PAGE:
I think I'm writing a horror story. Honestly, I don't know, because I'm not really sure what is and isn't horror any more, when it comes to fiction.
There used to be a horror section in the bookstore. I was allowed to go there the year I turned 13, after the summer in which I tore through every serial killer book in the library (Ted Bundy, the Manson family, Saucy Jack, I read everything I could get my hands on) and suffered no apparent ill effects. I bought my first Stephen King (The Eyes of the Dragon, what was not horror, I'm pretty sure [and is now lost, as with so many of my other Stephen King books - some of which were first editions, dammit! - thanks to Evil Movers]) and then my second, It, which definitely was.
If you ever meet my sister, ask her about the time I nearly killed her with the fireplace poker while I was reading Pet Sematary. Of course, she reads horror, too.
Somewhere along the line, though, there stopped being a horror section, and I had to wander around to find King, or Straub, or Kiernan. I read something the other day (I cannot remember where) that described The Graveyard Book as "the horror novel that won the Hugo." I wouldn't call The Graveyard Book horror, except for maybe the opening chapter, but I found it in the "Young Readers" section when I bought my copy. The one book that's ever scared me so badly I couldn't finish it (Joe Hill's Heart Shaped Box, for those keeping track at home) was in the Literature section.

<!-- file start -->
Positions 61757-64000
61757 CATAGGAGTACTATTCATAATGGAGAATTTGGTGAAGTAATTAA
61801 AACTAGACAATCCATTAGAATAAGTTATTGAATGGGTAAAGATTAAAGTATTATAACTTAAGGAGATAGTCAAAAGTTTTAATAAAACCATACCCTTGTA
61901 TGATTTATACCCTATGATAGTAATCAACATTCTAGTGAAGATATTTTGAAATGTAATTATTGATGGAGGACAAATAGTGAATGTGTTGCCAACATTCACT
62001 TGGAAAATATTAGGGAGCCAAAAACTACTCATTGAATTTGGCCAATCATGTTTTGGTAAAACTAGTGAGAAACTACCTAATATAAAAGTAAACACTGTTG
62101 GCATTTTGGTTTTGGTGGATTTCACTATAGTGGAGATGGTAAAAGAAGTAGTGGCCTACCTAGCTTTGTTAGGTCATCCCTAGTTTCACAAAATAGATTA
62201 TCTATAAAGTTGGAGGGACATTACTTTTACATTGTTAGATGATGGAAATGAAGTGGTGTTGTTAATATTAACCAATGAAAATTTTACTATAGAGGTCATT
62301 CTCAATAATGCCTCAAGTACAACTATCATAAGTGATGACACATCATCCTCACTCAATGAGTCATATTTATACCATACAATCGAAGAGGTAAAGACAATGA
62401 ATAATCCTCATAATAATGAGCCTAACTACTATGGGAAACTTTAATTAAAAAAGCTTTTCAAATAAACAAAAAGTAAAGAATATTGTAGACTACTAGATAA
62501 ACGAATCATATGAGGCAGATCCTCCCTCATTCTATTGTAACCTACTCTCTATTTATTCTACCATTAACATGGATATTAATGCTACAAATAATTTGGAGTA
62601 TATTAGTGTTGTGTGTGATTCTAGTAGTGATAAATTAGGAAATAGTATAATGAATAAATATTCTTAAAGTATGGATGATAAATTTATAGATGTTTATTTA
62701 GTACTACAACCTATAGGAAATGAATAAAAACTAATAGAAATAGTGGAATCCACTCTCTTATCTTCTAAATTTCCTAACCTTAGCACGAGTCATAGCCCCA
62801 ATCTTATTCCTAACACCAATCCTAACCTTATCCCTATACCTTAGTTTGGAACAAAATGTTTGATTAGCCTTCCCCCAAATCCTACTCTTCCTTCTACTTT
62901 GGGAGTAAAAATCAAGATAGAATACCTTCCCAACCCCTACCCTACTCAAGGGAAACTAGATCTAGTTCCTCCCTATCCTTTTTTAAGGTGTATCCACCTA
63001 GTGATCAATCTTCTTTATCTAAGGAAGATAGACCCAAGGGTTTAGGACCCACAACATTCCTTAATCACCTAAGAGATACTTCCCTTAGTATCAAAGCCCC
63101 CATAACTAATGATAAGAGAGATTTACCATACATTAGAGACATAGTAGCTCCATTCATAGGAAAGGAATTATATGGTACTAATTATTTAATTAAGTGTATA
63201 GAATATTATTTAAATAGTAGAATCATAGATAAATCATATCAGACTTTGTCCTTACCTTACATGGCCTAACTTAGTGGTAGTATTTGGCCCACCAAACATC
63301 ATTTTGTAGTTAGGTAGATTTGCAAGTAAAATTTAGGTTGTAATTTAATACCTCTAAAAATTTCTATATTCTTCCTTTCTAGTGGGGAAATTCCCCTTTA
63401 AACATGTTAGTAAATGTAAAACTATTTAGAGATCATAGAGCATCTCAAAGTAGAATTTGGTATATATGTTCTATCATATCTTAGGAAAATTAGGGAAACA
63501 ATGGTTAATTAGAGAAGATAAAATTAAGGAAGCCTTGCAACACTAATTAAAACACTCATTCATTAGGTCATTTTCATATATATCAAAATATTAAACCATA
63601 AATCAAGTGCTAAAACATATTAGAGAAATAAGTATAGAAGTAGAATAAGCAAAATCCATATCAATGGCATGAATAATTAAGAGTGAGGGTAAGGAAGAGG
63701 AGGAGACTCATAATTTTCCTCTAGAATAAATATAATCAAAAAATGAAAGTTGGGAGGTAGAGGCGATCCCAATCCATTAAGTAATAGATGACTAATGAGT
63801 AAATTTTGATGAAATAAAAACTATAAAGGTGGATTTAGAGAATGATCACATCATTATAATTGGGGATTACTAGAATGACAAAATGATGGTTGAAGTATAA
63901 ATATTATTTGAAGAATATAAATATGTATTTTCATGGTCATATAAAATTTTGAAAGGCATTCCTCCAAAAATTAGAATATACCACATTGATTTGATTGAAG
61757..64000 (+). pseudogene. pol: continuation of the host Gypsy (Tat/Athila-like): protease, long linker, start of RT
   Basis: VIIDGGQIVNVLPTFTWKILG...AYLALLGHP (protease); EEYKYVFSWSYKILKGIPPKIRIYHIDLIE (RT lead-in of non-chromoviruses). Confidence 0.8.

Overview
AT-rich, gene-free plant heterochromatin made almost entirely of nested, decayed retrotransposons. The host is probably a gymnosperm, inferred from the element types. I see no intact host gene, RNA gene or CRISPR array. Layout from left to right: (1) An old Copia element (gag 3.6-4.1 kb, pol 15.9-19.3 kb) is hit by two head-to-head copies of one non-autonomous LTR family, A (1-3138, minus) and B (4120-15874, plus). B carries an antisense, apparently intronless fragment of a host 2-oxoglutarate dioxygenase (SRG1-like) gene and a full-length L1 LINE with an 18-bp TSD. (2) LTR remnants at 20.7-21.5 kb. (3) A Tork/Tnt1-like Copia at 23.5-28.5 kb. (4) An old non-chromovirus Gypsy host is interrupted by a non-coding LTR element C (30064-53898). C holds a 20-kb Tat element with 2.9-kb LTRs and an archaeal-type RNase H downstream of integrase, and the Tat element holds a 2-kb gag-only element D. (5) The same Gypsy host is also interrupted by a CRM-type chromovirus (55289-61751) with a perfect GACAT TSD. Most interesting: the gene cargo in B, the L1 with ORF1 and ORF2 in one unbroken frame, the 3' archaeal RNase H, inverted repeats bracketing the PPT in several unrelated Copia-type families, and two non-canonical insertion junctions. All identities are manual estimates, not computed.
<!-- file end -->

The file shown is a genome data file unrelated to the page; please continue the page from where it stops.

My point is, I don't know what horror looks like any more. Vampires sparkle, werewolves have six pack abs, and Eliza Bennet slays zombies. None of this is necessarily a problem, except when you're writing something, and you want to know if you're doing it right. (Or, you know, what markets to send it to, in hopes of actually selling it.)
Writing it scares me. Maybe that's enough.